Asked what the department

would do u southern states de

fled civil rights legislation, he

said It was his "Impression'

that "progress ftlll is being

maae- m tne civil rights new.

He added that it would be

"unwise" to discuss possible de

fiance of recent supreme court

edicts because "extremist state
ments" should be avoided.

Federal Court Rules Jim Crow Buses
Unconstitutional In Montgomery, Ala.

t.v.w....-Vv..-t.v.1-rv.1-tvh).-.-JhJS

RAH RAH OOMPH -She
knows what she wants and how
she can get it She's Baroara
Nichols, Hollywood's newest
bombshell. "It's personality

'that sells m the movies, not
"great acting," says she. "Ill
never follow Marilyn's .wiggles
into the 'I-want-to-be-a-great-

MONTGOMERY. Ala.. June 6

(UP) A three judge Federal

court ruled 2 to 1 yesterday that

segregation of buses is unconsu-

tional in Montgomery where 30,

000 Negroes have waged a transit

boycott for six months.

The special tribunal alloted two

weeks grace for parties concern-!

ed to make suggestions for a for

mal ruling and give the state and

city time to prepare and appeal.

' Beth local and Alsbtma "Jim
Crow" seating laws were ruled
invalid, and a prompt ioint ap appeal
peal appeal to the Supreme Court was
indicated.

An immediate appeal will be

made by the state with a request
that the judgment be stayed pend pending
ing pending the outcome, said state publio

service commissioner C. c: Owen,

He said "any other action wouM

invite racial conflict and com

promise "principles and customs
we have been taught throughout

our lives."

Negroes who have ridden in car

nools or even plodded to wort

since they rebelled against tneir

treatment on the buses last ve

cember hailed the ruling as a sig signal
nal signal victory. (""

"I am personally elated to near

of the decision by the teoerai
court," said the Rev. M. t. King,
a leader of the boycott who was

convicted ef economic conspiracy

against the bus company.

"It is a decision mat win oe

welcomed by allvbeople of." good
will both In the North and' South...
it is a victory for democracy and

the forces of justice."

Kinz said that the boycott would

continue "until we get a clear cut

decision."

. Also heartened were Negroes
In Ja'lahassee, Fla., now in the
second week of similar boy boycott
cott boycott that has resulted In discon discontinuance
tinuance discontinuance ef bus service te Ne Near
ar Near tactions. ; V

'.'This is wholesome news, said
the Rev. C. K. Steele, Tallahassee
head of the National Association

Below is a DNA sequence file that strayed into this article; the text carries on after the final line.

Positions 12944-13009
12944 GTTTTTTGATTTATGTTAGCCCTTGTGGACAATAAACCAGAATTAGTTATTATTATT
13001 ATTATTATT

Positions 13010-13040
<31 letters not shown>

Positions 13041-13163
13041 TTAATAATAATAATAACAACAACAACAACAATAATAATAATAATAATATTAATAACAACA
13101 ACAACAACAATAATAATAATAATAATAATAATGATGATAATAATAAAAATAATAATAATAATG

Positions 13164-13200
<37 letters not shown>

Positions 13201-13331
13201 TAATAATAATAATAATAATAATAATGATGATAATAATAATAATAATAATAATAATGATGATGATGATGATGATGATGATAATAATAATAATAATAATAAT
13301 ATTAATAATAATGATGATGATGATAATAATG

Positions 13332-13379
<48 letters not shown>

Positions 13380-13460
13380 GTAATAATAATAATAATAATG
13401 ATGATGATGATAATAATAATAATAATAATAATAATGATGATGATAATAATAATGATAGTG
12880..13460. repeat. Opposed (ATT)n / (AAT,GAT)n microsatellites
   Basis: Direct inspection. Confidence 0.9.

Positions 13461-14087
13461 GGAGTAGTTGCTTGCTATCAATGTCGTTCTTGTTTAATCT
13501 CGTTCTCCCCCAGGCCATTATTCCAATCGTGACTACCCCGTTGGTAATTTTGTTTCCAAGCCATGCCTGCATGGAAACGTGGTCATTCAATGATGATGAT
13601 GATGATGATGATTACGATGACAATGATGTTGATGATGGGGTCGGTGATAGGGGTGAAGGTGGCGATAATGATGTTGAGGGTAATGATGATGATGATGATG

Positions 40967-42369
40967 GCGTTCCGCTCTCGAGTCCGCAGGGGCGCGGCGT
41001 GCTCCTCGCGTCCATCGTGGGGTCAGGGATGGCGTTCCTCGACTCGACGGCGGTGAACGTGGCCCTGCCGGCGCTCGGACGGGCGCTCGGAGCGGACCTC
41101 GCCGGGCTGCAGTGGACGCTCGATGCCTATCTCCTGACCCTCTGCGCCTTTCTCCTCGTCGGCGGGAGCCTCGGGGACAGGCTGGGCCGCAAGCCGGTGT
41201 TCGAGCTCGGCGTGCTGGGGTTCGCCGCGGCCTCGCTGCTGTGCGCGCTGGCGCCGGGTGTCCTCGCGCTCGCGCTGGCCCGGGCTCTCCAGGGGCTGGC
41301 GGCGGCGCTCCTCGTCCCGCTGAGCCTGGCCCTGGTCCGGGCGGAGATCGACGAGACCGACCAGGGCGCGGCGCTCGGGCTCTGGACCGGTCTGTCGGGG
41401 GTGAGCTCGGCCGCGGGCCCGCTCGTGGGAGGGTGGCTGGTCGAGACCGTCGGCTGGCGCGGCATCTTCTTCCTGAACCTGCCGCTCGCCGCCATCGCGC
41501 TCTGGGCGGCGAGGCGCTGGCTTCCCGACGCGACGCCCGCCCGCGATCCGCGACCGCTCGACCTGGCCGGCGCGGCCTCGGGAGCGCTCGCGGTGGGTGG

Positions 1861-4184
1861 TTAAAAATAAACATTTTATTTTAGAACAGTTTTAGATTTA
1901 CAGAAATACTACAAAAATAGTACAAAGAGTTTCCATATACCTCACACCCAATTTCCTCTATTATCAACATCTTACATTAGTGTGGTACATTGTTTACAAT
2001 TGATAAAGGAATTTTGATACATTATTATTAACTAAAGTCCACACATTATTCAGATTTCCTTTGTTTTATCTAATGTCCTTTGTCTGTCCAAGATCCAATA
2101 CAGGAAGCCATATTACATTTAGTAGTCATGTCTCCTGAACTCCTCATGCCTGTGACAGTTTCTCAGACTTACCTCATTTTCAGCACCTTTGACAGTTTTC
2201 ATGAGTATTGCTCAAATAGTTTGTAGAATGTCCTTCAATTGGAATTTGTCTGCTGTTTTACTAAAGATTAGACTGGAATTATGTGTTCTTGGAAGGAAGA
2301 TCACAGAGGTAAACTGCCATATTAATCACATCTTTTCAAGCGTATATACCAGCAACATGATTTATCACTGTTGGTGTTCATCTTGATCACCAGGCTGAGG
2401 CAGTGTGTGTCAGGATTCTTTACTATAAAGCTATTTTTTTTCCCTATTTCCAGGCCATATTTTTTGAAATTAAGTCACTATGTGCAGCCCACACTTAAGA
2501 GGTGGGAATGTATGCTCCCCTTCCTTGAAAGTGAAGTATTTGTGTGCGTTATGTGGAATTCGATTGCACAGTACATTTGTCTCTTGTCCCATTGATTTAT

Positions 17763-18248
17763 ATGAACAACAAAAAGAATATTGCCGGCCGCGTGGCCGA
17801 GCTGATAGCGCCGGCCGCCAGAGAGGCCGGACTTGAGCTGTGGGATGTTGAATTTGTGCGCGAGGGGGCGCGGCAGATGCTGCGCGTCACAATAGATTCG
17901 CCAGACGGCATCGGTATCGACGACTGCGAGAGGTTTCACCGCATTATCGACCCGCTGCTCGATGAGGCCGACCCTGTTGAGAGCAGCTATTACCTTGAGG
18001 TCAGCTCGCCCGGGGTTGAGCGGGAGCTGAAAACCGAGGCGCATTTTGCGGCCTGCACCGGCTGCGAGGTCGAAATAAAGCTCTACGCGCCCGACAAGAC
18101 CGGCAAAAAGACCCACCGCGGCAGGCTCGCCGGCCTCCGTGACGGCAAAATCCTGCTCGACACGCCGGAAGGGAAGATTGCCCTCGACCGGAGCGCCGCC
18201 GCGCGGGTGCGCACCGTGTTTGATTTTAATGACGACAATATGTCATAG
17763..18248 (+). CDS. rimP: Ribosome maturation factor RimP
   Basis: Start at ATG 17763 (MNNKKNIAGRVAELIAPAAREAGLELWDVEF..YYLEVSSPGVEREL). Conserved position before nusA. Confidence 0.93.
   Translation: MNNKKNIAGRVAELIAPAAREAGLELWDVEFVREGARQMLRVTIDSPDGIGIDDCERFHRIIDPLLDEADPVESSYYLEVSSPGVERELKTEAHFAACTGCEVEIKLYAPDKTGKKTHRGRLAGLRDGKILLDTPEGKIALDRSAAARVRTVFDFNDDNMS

for the Advancement of Colored

People.
Judges Richard T. Rives and

TOMORROW!

W' u l

a.-.
y

Ml

4

i

CRAT LOVE SONGS I

i:C'.VARD ANN

1

House Group Slates
Hearings On Soviet
Poison Pen Program

WASHINGTON, June S (UP)
The House committee on Un Un-American
American Un-American Activities today called

public hearings en a "concerted
international communist poison-

Den camnaiKn" to entice refu

gees to return to their Commu
nlst homelands.

The hearings were set for June
IS. witnesses will include postal

and' customs officials, who will
make public intercepted letters
and propaganda tracts sent to

this country irom unina, rtuii-

earv. Rumania, roiana, uzein-

oslovakia, Germany and the So

viet Union.
"The content and pattern of

these letters and propaganda

sheets leave no doubt that tnis
is part of a deliberate concerted
campaign Instituted and direct directed
ed directed bv the Kremlin," committee

chairman Francis E. Walter CD-

Pa.) said in a statement.
"Tt la nnn nf the most annall

tag examples of the incursion of

soviet ana iron curtain govern
ments Into the sovereign terri

tory of the United States,", he
said. "More than this, It is one
of the moV inhuman manifes manifestations
tations manifestations of the international

Communist conspiracy."

Frank Johnson, Jr., concurred In
the majority ODinion : which

the first direct ruling against set-,

xegauon oi passengers in intra.

state transportation by so high a

cuuru ....
:; '' Kyi; i ;,.-."
they held that, separation ef
the races on Montgomery buses
violated the due process and e e-qual
qual e-qual protection clauses of the
14th Amendment. And as ttie Su Supreme
preme Supreme Court did In ruling e e-gainst
gainst e-gainst segregated schools, they
held that the old "seperate but
equal doctrine" no longer is val valid.
id. valid.
Judge Seybourne Lyrin, like his
colleagues Alabama born and

reared, dissented. ..

He said that while the Federal

government's supremacy in af'

fairs of interstate commerce is
"axiomatic" Congress hss not seen

fit in 60 years to intrude upon the

internal affairs of the states using

the "separate but equal" doctrine.'

ine special court had heard the

case on May 12.

It was brought by the Negroes

participating in the boycott,. 90 of

whose leaders were accused of

violating an, 'obscure state law a

gainst economic consoiracv to the

detriment of business, in this case

the.ous line.

the city indicated it would not